A LETTER FROM SAMUEL'S NURSE, TINA
Hello, my name is Tina Walker and I am the nurse that admitted Samuel to the NICU. I struggled with the thought of putting my experience into words so you will have to excuse my informality that I am sure to use as I try to share my experience. I feel like the best way to share my story is to talk to Samuel, after all, he is who I spent the most time with.
Hi sweetie! Let me start at the beginning. I worked the night shift at Kapiolani Medical Center. I was up for the next admission on the night you were born. All I knew was that your mommy’s water had broken very early in pregnancy which meant that you had the potential for hypoplastic lungs. My heart instantly sank because I knew that babies born with compromised lungs could have a devastating outcome. After all, I swore off taking primary patients just a few short months prior as I had a devastating experience with a family that had a child with the same diagnosis.
As you came down the hallway to my awaiting isolette I saw a very large man following who I assumed was "Dad." The fear was unmistakable of that of a father that was being bombarded with sights and sounds flying around while all he could do was watch. As we stabilized you which involved hooking you up to machines and wires, your dad watched and to my surprise asked thoughtful questions. I instantly knew we would get along, because although serious and concerned, he had a lighthearted sense of calm and understanding. I explained what was happening, which I later impressingly listened to him explain to your mom. As I watched them I knew that I was drawn to you and your family. Their dedication was expected, but it was their sense of humor, and amazing baking that hooked me, not to mention your sweet little face and lion like courage! I knew that it would be an honor to help you on your journey, no matter where it would lead you. I knew that you were special.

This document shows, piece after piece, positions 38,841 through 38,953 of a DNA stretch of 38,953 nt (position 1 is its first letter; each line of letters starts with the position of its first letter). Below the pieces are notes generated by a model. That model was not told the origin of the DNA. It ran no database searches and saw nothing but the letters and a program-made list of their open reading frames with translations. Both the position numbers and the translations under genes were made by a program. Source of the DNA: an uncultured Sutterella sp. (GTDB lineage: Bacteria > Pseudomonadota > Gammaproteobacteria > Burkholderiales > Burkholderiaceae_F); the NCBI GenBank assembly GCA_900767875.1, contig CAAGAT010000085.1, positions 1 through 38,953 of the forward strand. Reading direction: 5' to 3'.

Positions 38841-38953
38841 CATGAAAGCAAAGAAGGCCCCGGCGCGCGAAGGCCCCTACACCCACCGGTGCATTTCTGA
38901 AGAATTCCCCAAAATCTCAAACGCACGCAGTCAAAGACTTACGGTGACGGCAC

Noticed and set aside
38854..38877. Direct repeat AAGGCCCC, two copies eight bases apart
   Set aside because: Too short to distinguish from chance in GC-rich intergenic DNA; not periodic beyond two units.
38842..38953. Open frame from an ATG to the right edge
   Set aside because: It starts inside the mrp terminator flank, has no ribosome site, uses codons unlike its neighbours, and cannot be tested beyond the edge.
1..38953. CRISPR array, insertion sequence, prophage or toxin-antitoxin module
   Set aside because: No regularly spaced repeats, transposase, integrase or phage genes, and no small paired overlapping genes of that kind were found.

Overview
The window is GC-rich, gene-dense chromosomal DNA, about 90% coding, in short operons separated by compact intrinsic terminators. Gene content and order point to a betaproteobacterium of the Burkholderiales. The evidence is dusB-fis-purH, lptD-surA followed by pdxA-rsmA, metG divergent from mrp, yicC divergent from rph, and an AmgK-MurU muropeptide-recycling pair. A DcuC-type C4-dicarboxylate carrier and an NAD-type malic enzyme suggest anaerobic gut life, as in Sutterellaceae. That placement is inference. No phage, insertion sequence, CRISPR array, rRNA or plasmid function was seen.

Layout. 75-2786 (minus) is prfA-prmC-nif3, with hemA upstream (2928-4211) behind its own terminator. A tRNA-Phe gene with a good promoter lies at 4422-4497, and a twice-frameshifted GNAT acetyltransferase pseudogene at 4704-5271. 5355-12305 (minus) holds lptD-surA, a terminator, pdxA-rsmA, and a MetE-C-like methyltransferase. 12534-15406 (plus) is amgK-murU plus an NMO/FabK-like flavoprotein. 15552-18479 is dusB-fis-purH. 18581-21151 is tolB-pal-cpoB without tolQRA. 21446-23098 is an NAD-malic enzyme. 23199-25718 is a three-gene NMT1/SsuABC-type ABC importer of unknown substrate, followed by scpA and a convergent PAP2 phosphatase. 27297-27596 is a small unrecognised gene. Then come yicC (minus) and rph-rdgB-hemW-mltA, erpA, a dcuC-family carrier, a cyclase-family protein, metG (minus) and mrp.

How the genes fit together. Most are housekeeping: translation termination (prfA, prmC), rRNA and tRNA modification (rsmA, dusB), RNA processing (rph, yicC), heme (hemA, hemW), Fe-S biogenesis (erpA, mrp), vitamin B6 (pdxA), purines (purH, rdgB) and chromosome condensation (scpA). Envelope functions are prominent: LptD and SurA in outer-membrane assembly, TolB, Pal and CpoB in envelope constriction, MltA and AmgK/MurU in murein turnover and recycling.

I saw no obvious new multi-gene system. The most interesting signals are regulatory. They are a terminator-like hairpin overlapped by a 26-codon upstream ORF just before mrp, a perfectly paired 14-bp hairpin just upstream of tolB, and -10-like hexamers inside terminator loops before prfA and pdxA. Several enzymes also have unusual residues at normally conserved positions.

With each shift, I found myself walking by your bed before report to see what respiratory support was at your bedside, would today be the day we go to a nasal cannula? What was your isolette setting on, would we be in a bassinett soon? I found with each milestone you hurdled I felt a sense of pride and accomplishment. I remember one night asking your mom if she had been able to hold you yet and the look of longing in her eyes when she replied no. I remember the joy I felt in my heart when I placed you on her chest for the first time, even though your isolette was still being humidified and it is not normally policy to allow parents to hold babies being humidified, shhhhhh. There were a few times we skirted around the rules for what I thought was in your best interest. Like our secret late night plain breast milk snacks when I couldn’t stand to watch you choke and gag the fortified stuff down.
I remember bath time, nightly weights (the ups and the downs). I remember meeting your big brother and sister and letting them listen to your heart beat with my stethoscope, murmur and all. I remember holding you while I charted because you hated lying in bed when you were gassy from the extra calories we gave you to help you gain weight. I remember finding my way to your bedside when I would be given another assignment to be sure the nurse taking care of you gave you all of the attention and caring I knew you deserved. I am sure they loved all of the advice and recommendations I gave them because I was sure no one could take better care of you than I could.
Most of all I remember listening to your mother sing to you and comfort you every night. How lucky, I thought to myself, you were to be born into such a loving, patient, and kind family and how blessed I knew I was to be part of it. I hope one day our paths cross again, but until then I know you are in good hands.